Bales of wool fetched strong prices at this week's North Island sale, helped by a lower New Zealand dollar and limited supply.
Almost all - 97 percent - of the 7500 bales at the auction sold.
The marketing executive of the country's biggest wool exporter, Malcom Ching of New Zealand Wool Services International, said apart from fine crossbred wool, which came down in price by between two and four percent, shorter types were in strong demand, up 4.5 percent.
Mr Ching said at this time of the year there was not a lot of shearing going on around New Zealand, which meant less wool for the market.
He said a range of factors were behind the lift in prices, including strong demand from China, Western Europe and Australasia.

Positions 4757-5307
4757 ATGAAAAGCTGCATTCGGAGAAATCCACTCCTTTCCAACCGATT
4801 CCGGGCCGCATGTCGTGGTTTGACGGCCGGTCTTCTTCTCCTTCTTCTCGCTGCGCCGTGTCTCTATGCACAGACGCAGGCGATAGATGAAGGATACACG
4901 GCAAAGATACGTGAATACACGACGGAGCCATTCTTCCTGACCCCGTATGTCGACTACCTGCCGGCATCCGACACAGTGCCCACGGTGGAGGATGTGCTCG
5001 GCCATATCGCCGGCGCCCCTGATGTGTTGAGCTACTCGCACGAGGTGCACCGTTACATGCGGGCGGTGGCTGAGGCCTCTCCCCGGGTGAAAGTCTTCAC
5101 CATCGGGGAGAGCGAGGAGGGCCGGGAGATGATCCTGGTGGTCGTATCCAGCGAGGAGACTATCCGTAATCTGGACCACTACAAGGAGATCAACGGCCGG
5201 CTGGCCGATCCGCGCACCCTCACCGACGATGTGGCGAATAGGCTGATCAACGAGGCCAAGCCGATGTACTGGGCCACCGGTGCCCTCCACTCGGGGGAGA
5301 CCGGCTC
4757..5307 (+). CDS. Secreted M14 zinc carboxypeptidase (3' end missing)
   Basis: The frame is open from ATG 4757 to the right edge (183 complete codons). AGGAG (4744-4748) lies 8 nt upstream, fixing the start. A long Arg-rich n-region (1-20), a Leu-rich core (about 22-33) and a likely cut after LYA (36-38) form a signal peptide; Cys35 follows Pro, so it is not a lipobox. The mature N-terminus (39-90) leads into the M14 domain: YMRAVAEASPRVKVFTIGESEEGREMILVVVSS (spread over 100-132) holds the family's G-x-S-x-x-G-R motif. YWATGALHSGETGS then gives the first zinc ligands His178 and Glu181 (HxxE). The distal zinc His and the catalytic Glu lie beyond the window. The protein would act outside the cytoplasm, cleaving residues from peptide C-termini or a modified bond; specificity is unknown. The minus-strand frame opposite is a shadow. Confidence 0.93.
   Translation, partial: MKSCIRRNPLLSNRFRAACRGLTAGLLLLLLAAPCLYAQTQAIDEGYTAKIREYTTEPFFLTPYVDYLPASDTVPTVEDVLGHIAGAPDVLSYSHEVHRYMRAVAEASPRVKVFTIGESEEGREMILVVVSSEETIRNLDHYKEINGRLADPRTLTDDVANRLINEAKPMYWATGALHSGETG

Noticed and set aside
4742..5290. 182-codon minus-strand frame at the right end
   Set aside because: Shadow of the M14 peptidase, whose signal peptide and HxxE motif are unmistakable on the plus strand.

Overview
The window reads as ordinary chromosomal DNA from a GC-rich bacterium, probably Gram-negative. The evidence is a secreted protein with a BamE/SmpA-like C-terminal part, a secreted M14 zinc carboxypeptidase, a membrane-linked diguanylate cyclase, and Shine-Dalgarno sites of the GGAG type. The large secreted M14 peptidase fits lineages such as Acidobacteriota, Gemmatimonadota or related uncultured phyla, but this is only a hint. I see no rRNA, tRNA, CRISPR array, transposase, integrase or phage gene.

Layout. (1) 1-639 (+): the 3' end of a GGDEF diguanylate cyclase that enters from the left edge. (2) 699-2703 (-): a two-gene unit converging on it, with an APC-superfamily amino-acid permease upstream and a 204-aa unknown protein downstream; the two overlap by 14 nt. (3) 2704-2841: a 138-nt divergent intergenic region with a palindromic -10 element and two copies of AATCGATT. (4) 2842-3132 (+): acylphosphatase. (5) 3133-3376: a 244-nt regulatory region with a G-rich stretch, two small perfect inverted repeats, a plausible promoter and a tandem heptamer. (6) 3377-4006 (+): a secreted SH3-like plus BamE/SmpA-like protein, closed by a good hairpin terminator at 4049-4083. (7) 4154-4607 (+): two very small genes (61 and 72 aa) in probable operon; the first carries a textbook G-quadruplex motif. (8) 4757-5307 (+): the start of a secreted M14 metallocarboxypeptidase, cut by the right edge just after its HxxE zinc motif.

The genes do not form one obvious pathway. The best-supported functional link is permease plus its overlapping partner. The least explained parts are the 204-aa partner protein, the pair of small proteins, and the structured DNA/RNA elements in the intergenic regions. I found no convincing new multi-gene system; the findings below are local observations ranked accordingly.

"The exporters have perhaps oversold the amount of wool that's around," he said.
"The weather has impacted on what was anticipated to come forward at auctions, and there's just a little bit less than what everybody thought, so we have a slight supply demand imbalance.
"And we have the continuing weakening of the New Zealand dollar, particularly against the US dollar, which is aiding the local wool price."
Mr Ching said the results were stronger than expected.